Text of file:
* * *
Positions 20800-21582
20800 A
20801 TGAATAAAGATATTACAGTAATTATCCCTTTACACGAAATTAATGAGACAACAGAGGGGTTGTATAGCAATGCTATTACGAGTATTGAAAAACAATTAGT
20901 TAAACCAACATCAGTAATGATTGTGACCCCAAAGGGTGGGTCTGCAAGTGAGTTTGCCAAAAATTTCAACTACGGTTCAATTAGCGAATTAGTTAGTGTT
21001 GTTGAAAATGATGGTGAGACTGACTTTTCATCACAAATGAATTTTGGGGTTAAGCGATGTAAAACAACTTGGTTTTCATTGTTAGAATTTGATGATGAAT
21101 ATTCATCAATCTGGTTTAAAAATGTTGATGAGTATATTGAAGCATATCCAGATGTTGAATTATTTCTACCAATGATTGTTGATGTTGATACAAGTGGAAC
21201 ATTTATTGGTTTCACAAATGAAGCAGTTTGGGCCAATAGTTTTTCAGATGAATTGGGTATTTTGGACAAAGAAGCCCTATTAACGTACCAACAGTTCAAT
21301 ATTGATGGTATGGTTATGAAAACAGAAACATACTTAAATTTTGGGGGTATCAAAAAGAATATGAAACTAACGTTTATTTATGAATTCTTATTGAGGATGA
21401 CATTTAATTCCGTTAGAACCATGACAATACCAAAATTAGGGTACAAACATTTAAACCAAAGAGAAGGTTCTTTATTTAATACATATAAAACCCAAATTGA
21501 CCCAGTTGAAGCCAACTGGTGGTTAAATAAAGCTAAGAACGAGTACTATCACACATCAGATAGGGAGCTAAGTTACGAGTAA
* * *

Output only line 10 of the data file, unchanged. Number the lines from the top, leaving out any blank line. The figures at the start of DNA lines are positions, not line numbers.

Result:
21501 CCCAGTTGAAGCCAACTGGTGGTTAAATAAAGCTAAGAACGAGTACTATCACACATCAGATAGGGAGCTAAGTTACGAGTAA